“Mine Eyes Have Seen the Glory”


I advanced onto the eerily quiet battlefield as a spectral fog accented the towering pine trees. The trees stood at attention as did the soldiers on February 20, 1864. The hallowed ground beneath my feet was carpeted with palmetto bushes and fallen pine cones. The quiet was periodically interrupted by the sounds of a woodpecker and crickets. All of this in stark contrast to the battle that had been waged in this forest. Once into the forest the view in all directions was very similar. The glimmer of the suns rays through the pines provided a natural compass for direction. I paused longer in the area where the “47th New York Regiment” had been positioned. Somewhere in this vicinity my great-great grandfather was killed by a gunshot fired by a Confederate soldier.
A lone butterfly was perched upon a palmetto at the side of the the path. As I moved forward, the butterfly rose and gently circled as if to welcome me. Throughout my journey I was accompanied by this beautiful black and white butterfly. Making my way through the now abandoned and silent Confederate battle line, a brightly colored yellow butterfly joined in a display of aerial acrobatics. How gentle, how peaceful was this journey through one of the bloodiest battlefields of the Civil War.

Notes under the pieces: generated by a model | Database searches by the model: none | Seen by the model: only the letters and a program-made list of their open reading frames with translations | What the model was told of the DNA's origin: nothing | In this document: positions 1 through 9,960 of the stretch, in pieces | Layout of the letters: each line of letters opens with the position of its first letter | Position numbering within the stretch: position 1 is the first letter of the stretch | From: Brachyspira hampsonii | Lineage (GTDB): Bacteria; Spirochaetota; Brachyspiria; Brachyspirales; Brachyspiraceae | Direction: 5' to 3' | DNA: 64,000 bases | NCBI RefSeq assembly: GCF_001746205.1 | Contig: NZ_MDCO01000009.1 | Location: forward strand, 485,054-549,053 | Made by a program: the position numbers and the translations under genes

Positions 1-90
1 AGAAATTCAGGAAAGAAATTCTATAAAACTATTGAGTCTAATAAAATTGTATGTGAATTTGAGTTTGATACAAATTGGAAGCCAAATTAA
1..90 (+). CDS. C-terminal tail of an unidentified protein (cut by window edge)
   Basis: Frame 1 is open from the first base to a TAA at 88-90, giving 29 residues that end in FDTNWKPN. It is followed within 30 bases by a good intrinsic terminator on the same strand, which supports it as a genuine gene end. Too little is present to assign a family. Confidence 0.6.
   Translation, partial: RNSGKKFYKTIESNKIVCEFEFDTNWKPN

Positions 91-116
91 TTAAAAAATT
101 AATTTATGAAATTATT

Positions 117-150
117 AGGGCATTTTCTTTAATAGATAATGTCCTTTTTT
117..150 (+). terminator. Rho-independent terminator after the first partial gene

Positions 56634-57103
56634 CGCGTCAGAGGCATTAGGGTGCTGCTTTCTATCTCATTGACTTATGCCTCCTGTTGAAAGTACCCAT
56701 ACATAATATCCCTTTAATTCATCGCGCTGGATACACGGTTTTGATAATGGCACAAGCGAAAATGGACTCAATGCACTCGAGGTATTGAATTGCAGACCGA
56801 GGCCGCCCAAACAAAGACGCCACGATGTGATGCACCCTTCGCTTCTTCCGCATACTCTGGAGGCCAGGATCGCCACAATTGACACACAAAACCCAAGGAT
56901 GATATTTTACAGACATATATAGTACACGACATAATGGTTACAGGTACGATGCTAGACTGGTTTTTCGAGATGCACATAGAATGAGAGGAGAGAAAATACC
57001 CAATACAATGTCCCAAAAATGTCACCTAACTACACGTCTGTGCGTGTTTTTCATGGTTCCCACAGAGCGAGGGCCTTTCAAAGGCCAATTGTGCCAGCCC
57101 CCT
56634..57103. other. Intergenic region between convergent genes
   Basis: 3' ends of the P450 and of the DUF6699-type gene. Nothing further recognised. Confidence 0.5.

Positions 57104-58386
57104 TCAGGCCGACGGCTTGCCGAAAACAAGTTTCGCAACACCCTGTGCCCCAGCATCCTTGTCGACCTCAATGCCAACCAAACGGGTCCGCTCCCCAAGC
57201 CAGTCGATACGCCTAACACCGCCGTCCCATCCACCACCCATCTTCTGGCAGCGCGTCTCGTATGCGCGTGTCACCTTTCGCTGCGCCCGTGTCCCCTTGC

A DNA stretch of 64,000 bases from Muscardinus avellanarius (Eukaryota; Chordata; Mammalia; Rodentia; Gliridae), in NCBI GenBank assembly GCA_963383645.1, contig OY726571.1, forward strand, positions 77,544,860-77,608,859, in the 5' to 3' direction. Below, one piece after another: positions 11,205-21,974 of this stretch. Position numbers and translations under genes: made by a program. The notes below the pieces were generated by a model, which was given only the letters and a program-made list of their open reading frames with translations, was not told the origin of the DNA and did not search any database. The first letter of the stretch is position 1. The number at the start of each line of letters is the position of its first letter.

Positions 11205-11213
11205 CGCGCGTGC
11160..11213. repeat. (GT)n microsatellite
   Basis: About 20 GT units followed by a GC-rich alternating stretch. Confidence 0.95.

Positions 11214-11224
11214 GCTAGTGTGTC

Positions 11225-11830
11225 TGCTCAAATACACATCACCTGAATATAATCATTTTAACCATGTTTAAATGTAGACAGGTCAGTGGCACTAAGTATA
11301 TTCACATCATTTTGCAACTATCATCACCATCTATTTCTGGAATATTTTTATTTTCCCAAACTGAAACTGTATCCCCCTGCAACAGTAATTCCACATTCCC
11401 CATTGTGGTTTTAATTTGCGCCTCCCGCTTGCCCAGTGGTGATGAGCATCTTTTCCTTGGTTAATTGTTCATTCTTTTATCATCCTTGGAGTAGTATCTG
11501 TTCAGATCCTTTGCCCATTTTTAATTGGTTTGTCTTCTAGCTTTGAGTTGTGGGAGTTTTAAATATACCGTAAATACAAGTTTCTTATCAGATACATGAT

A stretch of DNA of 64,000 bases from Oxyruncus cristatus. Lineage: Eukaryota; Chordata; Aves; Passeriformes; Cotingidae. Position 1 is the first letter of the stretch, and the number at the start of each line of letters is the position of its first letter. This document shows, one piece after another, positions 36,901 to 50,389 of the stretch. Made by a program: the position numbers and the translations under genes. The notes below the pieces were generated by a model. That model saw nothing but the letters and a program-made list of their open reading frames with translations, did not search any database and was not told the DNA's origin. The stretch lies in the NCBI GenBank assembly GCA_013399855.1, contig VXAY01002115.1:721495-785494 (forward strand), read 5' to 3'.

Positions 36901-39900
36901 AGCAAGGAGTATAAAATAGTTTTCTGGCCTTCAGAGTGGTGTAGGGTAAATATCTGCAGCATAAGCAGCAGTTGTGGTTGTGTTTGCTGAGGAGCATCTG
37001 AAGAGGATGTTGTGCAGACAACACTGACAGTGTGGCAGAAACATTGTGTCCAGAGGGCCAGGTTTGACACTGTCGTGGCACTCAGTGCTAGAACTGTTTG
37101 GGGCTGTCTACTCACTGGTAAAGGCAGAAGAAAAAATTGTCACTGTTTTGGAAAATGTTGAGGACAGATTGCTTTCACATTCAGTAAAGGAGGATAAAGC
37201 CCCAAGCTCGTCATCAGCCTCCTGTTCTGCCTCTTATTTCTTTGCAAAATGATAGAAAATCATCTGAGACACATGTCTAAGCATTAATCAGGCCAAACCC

In an area seemingly no larger than a football field, North fought South, Blue fought Gray and brother fought brother. For a period of three hours the battle raged. One witness commented that the fighting was so close, “you could read the inscriptions on the enemies belt buckle!” The sounds that day of rifle fire, cannonade and screams, would have been deafening. The fact that nearly 3,000 men were killed or wounded in this small area, in such a brief period of time, is incomprehensible.
The Battle of Olustee is not mentioned along with Gettysburg, Antietam, Chancellorsville or, the more famous battles of the Civil War. However, for the wounded, the survivors, those who evaded harm, February 20, 1864, would be forever etched in their memory.
As the words of the Confederate battle song go, “….. old times there are not forgotten …..”

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